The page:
Several recent publications have shown promising clinical results with accelerated rehabilitation protocols. One randomized controlled trial showed that patients undergoing an accelerated rehabilitation protocol after Achilles tendon repair had significantly less tendo-Achilles lengthening and quicker return to full running than patients with traditional immobilization. Another study found that early ROM after anterior talofibular ligament reconstruction for chronic ankle instability led to a 5-week earlier return to full athletic activity when compared to a 4-week period of immobilization with no cases of re-injury or differences in postoperative outcomes. These and other studies have led us to adopt early ROM as a staple in the post-injury and post-surgical management of almost all foot and ankle pathologies.

Protected Weight Bearing

Early protected weight bearing has been shown in several well-conducted studies to provide excellent clinical outcomes without an increased rate of complications. One randomized controlled trial showed improved patient reported outcomes and ankle ROM with weight bearing begun at 2 weeks postoperatively versus the control group (6 weeks of nonweight bearing, NWB) for operatively treated unstable ankle fractures. Another study found no increased rates of rerupture or other complication with same-day weight bearing versus 4 weeks of NWB for conservatively treated Achilles tendon ruptures.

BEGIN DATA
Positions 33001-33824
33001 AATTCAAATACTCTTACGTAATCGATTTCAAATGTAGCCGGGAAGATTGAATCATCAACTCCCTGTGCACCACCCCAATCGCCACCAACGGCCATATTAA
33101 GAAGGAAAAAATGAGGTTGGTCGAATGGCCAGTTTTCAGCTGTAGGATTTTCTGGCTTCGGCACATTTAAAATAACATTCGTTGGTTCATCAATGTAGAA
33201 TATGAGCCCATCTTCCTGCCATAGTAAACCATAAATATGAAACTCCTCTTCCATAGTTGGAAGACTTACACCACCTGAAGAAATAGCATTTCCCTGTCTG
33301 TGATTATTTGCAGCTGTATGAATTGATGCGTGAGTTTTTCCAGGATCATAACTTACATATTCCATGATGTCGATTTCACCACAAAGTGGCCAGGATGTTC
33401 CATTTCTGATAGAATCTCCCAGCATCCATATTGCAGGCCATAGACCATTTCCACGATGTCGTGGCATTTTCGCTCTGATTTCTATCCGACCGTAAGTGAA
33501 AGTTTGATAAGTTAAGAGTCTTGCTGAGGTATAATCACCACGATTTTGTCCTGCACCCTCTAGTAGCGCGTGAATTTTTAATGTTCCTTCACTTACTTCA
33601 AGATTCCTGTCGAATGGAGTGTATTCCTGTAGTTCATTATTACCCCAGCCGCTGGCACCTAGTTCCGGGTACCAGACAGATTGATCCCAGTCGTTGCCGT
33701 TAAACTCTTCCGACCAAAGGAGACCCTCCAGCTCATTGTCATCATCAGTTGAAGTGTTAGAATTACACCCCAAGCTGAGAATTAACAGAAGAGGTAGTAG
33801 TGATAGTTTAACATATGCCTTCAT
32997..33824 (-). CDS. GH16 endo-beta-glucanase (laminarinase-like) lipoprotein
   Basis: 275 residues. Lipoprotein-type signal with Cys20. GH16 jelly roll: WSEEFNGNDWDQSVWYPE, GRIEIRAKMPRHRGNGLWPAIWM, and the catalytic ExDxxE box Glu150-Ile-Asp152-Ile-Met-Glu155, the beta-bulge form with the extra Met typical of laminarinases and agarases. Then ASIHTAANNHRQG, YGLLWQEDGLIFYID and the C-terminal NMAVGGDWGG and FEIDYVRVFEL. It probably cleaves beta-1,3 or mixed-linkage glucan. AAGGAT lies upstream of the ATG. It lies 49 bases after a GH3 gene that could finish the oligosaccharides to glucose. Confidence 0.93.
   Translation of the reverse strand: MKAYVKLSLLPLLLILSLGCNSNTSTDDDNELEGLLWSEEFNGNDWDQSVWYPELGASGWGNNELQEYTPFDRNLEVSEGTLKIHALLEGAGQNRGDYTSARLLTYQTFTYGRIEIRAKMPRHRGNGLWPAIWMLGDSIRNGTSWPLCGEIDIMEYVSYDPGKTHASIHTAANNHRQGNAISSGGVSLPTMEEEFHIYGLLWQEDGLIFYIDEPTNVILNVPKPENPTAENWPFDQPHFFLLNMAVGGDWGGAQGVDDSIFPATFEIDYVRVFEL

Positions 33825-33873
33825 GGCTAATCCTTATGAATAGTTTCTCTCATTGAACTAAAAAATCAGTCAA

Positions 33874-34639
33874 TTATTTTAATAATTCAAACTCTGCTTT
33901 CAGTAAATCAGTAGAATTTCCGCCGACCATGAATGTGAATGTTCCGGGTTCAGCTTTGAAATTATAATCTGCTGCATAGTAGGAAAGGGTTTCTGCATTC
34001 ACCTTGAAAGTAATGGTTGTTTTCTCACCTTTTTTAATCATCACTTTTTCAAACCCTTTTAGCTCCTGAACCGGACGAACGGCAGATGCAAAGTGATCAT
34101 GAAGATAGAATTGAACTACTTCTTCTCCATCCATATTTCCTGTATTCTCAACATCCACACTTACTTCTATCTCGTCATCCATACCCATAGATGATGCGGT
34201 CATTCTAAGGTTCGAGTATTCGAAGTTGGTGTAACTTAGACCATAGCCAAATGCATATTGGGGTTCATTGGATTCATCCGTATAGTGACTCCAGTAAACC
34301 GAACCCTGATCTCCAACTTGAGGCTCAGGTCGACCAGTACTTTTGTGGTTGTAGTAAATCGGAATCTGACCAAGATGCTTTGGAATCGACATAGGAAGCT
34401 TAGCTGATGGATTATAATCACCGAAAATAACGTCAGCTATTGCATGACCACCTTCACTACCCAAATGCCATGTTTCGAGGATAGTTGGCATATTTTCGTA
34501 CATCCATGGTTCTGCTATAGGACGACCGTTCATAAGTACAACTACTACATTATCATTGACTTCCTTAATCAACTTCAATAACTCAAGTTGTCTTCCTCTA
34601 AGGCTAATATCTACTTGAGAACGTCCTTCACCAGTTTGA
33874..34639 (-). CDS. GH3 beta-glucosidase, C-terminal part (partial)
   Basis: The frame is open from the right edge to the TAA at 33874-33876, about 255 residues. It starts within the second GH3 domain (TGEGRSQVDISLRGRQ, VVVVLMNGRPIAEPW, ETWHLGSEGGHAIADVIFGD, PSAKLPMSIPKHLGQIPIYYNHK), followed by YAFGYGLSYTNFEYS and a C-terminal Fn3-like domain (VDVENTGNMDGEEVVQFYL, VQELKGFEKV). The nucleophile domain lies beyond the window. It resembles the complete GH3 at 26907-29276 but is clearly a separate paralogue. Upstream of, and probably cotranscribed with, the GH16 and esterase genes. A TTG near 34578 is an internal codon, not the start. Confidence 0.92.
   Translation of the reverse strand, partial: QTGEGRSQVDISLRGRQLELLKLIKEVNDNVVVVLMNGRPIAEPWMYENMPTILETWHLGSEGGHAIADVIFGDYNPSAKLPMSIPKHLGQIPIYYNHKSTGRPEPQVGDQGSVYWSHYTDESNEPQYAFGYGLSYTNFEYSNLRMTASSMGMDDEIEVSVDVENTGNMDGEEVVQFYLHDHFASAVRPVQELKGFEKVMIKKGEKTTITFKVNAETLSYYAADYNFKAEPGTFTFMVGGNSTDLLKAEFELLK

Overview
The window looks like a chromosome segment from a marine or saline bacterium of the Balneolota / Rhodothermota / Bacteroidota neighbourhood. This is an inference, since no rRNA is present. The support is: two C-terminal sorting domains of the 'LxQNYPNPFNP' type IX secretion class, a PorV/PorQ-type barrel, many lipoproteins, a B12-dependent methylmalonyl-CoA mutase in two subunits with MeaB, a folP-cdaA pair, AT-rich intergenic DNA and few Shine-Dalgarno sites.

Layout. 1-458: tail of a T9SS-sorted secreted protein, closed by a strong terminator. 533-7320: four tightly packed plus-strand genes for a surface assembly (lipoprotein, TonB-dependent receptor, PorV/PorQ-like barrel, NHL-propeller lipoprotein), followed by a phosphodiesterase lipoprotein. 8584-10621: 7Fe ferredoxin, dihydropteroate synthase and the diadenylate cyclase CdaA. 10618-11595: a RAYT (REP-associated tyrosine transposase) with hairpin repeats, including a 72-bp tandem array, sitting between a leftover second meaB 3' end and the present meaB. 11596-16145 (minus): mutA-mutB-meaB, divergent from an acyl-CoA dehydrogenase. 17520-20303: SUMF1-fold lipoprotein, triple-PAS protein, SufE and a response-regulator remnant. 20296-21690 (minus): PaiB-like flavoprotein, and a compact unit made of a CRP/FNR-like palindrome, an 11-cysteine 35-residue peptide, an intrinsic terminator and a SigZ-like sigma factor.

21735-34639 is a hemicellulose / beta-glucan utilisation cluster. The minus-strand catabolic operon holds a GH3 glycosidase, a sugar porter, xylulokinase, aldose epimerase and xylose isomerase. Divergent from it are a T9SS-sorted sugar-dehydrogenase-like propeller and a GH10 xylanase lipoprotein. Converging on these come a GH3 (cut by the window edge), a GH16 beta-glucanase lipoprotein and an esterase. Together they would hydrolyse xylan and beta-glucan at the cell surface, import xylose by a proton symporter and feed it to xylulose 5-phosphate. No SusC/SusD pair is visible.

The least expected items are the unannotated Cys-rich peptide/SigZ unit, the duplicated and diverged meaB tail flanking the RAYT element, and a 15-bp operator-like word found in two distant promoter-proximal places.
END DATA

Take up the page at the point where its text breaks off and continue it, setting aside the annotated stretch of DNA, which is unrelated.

Recent investigations have published promising results with early weight bearing after procedures that have long been thought to require long periods of NWB. Mann et al. reported a >95% fusion rate in 21 first metatarsophalangeal joint fusions using a titanium plate and full weight bearing at 2 weeks. Another study showed no increased rate of nonunion with early full weight bearing in a multicenter study of 367 patients undergoing a modified Lapidus arthrodesis.

Weightlessness, as seen in space travel, has been shown to have a detrimental effect on muscle. Costill et al. reported that a 17-day space flight resulted in an 11% decrease in peak muscle power, a decrease in muscle fiber diameter, and a 21% decrease in force when the muscle was contracted at peak power velocity. The single fiber muscle diameter decreased 20%. This research helps us understand the atrophy and deconditioning that occurs in our patients when they are made to be NWB for periods much longer than 17 days after certain procedures or injuries.